The value of tea at the Mombasa auction rallied last week to trade above the two dollar mark on average, raising hopes of a better earnings for farmers in the current financial year.
A kilogramme fetched $2.04 (Sh220), up from $1.97 (Sh212) in the revious week.
The better price saw traders cut the volume of tea withdrawn from the sale—26 percent of the total volumes from a high of 30 percent in the previous sale.
“There was good general demand for the 121,938 packages (7.9 million kilogrammes) available at irregular levels for sale with 89,879 packages (5.8 million Kilos) being sold,” said East African Tea Traders Association (Eatta).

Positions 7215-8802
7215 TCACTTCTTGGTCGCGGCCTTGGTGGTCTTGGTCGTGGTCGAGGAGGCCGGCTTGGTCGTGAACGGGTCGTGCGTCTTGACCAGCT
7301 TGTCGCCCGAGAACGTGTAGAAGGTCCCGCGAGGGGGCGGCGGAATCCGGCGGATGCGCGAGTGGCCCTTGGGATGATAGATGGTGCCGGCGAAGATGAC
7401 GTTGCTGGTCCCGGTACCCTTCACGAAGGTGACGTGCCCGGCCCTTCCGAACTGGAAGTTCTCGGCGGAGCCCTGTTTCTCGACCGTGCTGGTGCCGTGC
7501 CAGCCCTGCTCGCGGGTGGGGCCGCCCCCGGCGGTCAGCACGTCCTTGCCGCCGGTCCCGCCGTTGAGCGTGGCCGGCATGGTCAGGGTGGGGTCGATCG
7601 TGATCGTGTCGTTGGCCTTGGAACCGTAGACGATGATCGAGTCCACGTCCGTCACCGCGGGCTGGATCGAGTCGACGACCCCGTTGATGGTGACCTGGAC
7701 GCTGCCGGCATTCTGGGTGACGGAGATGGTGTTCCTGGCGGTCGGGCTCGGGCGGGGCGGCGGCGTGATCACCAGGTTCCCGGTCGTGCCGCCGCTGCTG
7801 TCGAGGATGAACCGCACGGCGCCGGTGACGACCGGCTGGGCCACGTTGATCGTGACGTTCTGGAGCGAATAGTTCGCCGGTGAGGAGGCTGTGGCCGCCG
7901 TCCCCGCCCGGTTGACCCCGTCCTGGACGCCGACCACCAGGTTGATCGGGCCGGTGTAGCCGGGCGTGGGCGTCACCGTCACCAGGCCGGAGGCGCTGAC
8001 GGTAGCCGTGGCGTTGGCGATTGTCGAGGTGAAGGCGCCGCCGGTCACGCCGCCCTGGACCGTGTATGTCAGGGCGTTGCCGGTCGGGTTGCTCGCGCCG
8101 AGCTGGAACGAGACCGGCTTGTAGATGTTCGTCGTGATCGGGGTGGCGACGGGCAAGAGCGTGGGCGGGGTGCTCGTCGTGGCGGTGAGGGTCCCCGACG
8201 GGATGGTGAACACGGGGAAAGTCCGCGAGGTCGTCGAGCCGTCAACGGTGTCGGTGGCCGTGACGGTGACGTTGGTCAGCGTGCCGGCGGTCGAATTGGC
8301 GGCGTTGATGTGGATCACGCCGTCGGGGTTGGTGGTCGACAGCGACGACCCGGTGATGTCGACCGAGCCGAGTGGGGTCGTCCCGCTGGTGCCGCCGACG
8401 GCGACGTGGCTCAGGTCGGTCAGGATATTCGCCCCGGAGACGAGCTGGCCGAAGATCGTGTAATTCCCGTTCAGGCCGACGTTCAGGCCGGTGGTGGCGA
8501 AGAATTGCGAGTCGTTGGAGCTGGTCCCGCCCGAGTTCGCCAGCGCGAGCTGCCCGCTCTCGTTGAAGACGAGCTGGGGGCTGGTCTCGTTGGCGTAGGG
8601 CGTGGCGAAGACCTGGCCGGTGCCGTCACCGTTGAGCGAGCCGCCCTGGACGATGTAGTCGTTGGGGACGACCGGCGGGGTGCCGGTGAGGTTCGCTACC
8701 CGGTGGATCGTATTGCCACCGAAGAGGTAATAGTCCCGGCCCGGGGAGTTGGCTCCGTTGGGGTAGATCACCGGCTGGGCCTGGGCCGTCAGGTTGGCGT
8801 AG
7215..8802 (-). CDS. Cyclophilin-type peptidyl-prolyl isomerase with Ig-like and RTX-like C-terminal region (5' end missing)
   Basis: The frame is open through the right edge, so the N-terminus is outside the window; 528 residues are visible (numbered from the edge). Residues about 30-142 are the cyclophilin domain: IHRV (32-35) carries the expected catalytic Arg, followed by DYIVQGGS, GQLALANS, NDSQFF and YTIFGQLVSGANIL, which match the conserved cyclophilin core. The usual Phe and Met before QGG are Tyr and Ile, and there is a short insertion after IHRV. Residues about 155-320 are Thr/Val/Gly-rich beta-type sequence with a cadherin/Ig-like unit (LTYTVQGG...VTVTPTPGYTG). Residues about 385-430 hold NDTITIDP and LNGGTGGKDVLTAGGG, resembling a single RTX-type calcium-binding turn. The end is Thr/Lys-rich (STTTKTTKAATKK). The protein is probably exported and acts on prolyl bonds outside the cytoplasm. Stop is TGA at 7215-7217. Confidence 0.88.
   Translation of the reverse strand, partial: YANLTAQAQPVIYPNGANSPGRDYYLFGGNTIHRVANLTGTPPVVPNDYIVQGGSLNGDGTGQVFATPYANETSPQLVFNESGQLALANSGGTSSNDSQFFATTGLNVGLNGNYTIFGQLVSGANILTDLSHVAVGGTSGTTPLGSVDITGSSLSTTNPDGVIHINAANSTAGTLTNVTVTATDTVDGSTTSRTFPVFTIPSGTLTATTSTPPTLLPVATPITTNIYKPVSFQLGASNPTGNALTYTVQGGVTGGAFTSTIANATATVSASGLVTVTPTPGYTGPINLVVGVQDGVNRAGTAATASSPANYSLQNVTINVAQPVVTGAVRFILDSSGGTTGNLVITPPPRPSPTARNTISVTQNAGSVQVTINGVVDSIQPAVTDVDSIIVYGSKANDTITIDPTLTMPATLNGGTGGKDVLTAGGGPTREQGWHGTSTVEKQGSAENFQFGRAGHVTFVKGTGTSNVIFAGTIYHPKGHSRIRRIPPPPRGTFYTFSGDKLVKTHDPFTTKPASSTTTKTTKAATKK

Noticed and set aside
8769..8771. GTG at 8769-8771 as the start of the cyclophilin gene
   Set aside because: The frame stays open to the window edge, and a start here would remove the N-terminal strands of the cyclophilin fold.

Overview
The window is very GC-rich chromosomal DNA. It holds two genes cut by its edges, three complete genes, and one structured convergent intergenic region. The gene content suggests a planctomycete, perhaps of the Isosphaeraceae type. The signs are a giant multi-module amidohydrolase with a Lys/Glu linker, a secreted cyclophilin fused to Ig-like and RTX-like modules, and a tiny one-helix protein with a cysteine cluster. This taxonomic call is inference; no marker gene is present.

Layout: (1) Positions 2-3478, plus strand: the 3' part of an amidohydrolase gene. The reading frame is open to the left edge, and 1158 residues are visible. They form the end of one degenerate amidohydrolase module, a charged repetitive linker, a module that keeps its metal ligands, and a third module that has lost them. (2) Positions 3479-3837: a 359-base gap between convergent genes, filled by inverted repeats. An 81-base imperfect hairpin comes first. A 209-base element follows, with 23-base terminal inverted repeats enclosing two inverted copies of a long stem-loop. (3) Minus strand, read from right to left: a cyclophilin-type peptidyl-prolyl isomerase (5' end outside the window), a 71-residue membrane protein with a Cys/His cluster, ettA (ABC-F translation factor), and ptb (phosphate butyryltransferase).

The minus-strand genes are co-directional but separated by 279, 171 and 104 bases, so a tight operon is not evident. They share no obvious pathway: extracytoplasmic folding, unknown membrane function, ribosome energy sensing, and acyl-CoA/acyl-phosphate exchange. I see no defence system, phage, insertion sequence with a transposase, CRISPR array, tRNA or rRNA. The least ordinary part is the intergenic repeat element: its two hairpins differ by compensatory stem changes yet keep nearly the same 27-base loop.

The prices at the auction have generally gone up in the last two months, aided by a government directive on minimum reserve price issued in July.
The Ministry of Agriculture requires traders to pay a minimum of Sh183 for a kilogramme of Kenya Tea Development Agency teas at the auction, and was put in place following a sharp decline in prices that the government said was subjecting farmers to losses.
Multinational firms also followed suit and they have indicated that they will be setting a minimum price for their teas at the auction to cut on losses occasioned by low cost of the commodity in the market.